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Royals trade Jackson Kowar to Atlanta for Kyle Wright

Kowar gets a change of scenery, while Kansas City gets a solid but injured arm in return.

Colorado Rockies v Kansas City Royals Photo by Jay Biggerstaff/Getty Images

The Kansas City Royals executed a straight trade of right-handed pitchers Friday night, sending Jackson Kowar to the Atlanta Braves in exchange for Kyle Wright, per Anne Rogers.

Wright, 26, underwent surgery last month to repair a torn capsule in his right shoulder and will not pitch in 2024. Limited by injury to that shoulder throughout 2023, Wright threw just 45.1 innings combined between the majors and the minors and struggled, posting an ERA over six in both his nine major league appearances and his three Triple-A starts. Prior to that was a strong 2022, when Wright threw 180.1 innings across 30 starts with a 3.19 ERA and 3.58 FIP. His ‘22 season was remarkably similar to that of Brady Singer. In his limited action outside ‘22, Wright has struggled with walks and home runs, hence his career 4.45 ERA and 4.50 FIP.

Armed with a true five-pitch mix, Wright is the rare pitcher that leans most heavily on a non-fastball, that being his 84 mph curveball. He throws both a sinker and four-seamer around 93, with the sinker being his preferred fastball. He also throws a diving changeup that he frequently located arm-side and a slider as a show-me option. Wright often throws his curveball for strikes and lacks a true bat-missing offering in his arsenal. When he found success in ‘22, he ran a 55.6% groundball rate.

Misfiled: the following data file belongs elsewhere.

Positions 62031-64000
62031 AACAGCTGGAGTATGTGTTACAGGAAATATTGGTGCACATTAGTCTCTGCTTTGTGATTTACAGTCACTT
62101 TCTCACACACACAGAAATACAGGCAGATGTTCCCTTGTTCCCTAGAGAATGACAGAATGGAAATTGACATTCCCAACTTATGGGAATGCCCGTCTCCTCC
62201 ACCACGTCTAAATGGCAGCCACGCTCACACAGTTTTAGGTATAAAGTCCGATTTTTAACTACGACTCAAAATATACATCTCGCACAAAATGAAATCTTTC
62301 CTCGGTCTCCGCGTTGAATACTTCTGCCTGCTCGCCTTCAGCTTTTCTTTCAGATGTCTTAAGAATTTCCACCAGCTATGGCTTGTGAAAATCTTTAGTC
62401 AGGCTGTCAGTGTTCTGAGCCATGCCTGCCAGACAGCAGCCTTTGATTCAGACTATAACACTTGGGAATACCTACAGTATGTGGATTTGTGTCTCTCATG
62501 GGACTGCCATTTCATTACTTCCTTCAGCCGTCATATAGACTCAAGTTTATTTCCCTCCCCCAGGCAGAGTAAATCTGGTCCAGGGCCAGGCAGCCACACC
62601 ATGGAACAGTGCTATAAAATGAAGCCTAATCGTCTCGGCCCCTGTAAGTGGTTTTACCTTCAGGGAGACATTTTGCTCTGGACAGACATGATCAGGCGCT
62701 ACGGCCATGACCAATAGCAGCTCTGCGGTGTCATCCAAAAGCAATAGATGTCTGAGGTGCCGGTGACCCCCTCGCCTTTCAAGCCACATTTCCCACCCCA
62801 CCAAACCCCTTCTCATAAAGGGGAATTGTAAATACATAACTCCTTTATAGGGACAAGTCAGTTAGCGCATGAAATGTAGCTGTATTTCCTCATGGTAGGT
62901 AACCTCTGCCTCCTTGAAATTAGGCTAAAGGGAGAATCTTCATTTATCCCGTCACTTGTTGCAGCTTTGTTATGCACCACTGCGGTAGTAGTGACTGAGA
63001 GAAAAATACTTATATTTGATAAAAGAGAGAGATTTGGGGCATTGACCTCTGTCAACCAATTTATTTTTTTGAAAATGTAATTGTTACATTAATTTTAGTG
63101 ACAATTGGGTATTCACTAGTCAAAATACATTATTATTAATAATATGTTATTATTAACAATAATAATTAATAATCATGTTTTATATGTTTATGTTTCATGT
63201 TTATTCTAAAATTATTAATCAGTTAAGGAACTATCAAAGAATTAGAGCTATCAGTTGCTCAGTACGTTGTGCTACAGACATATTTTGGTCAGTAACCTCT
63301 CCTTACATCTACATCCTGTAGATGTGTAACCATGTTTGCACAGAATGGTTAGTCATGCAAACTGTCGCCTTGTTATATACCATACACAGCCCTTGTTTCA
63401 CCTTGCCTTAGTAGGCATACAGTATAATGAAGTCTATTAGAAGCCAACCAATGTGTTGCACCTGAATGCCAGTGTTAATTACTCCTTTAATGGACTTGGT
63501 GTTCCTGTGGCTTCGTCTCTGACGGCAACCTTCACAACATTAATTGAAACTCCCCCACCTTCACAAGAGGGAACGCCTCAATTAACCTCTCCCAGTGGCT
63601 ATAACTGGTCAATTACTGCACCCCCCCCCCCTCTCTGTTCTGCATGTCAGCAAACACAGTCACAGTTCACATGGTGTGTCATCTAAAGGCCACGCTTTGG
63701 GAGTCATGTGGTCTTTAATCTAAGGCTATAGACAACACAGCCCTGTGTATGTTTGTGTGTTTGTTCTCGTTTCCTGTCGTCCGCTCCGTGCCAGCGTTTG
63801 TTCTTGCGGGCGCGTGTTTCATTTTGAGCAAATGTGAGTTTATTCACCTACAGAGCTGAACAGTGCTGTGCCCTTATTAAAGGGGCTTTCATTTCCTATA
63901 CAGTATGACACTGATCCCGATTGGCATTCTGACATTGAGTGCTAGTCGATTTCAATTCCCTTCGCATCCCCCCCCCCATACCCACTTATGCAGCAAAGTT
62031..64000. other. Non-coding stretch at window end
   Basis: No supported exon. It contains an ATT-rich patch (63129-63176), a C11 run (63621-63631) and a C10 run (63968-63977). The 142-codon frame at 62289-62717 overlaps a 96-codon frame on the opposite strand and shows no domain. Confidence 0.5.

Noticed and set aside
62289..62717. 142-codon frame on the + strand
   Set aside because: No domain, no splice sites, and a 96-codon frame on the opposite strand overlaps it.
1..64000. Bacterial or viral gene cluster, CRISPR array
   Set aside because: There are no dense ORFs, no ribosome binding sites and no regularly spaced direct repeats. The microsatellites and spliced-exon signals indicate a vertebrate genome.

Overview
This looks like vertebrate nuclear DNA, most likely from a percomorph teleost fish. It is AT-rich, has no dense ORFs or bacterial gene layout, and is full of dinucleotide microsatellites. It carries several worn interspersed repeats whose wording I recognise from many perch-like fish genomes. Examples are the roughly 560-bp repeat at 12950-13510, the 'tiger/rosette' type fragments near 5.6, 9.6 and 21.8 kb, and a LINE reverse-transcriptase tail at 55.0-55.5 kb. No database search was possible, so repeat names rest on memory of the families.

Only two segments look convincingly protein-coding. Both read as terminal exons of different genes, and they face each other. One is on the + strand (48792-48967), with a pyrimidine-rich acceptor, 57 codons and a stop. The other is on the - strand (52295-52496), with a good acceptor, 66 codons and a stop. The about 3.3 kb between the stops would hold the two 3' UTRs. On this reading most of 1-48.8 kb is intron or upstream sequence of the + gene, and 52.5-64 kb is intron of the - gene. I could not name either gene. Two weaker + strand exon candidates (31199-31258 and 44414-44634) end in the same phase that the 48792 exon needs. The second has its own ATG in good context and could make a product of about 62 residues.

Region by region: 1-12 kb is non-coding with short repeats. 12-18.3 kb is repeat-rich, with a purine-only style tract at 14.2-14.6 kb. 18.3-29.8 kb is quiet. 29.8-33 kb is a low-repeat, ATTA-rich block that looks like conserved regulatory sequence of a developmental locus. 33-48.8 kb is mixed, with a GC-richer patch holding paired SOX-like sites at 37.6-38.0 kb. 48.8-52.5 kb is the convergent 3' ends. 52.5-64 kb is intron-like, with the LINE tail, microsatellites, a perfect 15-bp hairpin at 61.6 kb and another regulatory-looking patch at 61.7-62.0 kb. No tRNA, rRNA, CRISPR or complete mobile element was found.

Wright will spend 2024 rehabbing with the Royals in hopes of locking in a spot in the 2025 starting rotation. He is entering his first year of arbitration and is projected for $1.4 million per MLBTR.

Kowar, 27, was an ideal change-of-scenery candidate and will get a fresh start in Atlanta. After consistent minor league success early on, Kowar debuted in 2021 and had nine disastrous appearances with an 11.27 ERA. He has not been able to sort himself out since, posting poor numbers in both Triple-A and the majors in subsequent seasons. Even when used almost exclusively as a one-inning reliever in 2023, Kowar still struggled badly. His command has regressed significantly, his fastball remains hittable despite good velo, and he has been unable to develop a usable breaking ball to accompany his changeup. This is a reclamation project for Atlanta with the hopes of turning around the career of a former top prospect.